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Congenital heart defects or the process of their repair leads to an increased risk for adult cardiovascular disease compared with the general population. Intimal hyperplasia is a preatherosclerotic lesion that may be produced as a consequence of transforming growth factor β1 (TGF-β1) pathway activation. We studied the presence of intimal hyperplasia in arteries from a pediatric population with congenital heart disease (CHD) and TGF-β1 expression to enlighten its possible role in the genesis of these lesions. Coronary arteries from 10 controls and 98 CHD patients (54% cyanotic type, 32% surgically repaired) were stained, and the presence and degree of intimal thickening were analyzed. The expression of TGF-β1 was studied by immunohistochemistry. The difference between the presence of coronary intimal hyperplasia in patients with cyanotic (35; 66.1%) and noncyanotic CHD (29; 64.3%) was not significant. However, surgically repaired CHD presented a higher rate of coronary intimal hyperplasia (80%) than did the group without surgical intervention (47.3%), P = 0.0002. The immunostaining for TGF-β1 analyzed in samples of patients with cyanotic and noncyanotic CHD showed no significant differences. However, TGF-β1 expression was more intense on the intimal layer of patients with surgically repaired CHD than on that of those without surgery (intimal area positive for TGF-β1, 50.43% vs 15.91%, respectively; Mann-Whitney U test P = 0.0005). The high incidence of intimal hyperplasia in patients with surgically repaired CHD is correlated with TGF-β1 expression and may contribute to the development of atherosclerotic coronary artery disease in CHD patients. Copyright © 2013 Canadian Cardiovascular Society. Published by Elsevier Inc. All rights reserved.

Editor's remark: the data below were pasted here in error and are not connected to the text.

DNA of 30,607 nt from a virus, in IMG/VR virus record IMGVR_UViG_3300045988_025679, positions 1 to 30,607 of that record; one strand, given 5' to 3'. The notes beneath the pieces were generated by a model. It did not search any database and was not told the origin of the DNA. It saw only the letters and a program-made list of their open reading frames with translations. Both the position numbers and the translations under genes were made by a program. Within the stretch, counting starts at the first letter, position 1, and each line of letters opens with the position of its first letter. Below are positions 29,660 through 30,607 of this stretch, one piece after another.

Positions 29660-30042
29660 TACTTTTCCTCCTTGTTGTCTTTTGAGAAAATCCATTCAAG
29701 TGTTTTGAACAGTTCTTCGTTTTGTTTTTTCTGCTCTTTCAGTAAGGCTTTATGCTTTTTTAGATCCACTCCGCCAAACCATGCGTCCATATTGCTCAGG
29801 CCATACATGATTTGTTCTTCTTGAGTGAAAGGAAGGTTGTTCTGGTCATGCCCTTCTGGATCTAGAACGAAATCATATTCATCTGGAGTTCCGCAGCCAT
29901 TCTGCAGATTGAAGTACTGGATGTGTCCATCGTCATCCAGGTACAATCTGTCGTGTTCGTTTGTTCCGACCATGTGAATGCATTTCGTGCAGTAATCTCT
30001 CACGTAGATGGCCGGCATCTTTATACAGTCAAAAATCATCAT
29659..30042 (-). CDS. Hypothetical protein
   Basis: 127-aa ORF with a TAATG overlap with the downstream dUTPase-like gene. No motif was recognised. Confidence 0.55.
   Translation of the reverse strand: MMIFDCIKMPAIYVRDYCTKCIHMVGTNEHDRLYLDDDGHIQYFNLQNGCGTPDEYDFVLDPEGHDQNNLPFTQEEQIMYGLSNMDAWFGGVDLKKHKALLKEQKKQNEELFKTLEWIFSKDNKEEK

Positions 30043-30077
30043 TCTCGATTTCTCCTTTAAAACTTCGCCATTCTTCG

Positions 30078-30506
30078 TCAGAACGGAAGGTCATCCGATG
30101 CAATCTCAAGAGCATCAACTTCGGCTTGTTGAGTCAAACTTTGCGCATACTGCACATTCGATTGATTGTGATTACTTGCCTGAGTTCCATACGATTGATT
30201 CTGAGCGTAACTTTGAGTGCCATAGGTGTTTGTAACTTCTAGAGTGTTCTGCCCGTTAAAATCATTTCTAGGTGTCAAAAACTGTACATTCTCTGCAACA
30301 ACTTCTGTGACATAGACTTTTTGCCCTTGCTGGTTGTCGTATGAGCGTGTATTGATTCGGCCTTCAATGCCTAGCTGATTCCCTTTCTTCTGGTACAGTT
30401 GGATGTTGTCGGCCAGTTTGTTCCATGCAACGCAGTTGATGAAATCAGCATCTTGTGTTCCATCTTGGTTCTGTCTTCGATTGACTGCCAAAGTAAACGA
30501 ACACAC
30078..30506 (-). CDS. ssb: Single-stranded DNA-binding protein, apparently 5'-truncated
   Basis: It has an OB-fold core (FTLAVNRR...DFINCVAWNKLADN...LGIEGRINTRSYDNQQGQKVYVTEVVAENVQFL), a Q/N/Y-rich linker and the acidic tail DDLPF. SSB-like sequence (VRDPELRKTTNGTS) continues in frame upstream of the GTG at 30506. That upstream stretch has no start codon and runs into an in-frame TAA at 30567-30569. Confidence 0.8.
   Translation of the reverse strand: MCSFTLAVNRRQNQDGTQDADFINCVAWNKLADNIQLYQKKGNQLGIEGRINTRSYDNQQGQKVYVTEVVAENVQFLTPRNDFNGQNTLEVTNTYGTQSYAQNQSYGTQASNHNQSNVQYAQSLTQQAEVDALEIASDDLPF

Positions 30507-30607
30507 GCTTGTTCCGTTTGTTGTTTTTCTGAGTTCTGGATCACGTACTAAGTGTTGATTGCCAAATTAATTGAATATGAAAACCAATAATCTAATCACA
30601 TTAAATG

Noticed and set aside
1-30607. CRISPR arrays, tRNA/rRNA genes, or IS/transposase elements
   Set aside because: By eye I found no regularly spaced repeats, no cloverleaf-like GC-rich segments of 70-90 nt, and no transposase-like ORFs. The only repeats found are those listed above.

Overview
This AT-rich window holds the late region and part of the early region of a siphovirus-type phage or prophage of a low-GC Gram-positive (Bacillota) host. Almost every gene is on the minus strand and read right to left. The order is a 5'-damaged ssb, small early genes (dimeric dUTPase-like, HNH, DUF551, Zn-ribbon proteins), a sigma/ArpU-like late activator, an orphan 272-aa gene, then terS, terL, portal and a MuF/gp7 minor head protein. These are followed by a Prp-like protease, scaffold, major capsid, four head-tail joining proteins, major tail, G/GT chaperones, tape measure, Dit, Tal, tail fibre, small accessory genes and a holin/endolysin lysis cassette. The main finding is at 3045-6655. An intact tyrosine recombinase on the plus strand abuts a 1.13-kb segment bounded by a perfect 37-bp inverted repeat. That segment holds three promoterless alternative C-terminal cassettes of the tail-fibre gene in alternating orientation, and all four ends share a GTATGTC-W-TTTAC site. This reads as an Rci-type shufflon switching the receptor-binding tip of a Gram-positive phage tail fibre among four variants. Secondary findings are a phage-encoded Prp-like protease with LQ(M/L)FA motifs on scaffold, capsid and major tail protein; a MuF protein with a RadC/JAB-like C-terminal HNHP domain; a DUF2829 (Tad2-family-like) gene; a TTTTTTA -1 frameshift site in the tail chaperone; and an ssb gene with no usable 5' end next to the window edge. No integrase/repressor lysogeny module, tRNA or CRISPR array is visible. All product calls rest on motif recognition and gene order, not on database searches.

Roberto A Guerri-Guttenberg, Rocío Castilla, Gabriela C Francos, Angélica Müller, Giuseppe Ambrosio, José Milei. Transforming growth factor β1 and coronary intimal hyperplasia in pediatric patients with congenital heart disease. The Canadian journal of cardiology. 2013 Jul;29(7):849-57

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PMID: 23395279

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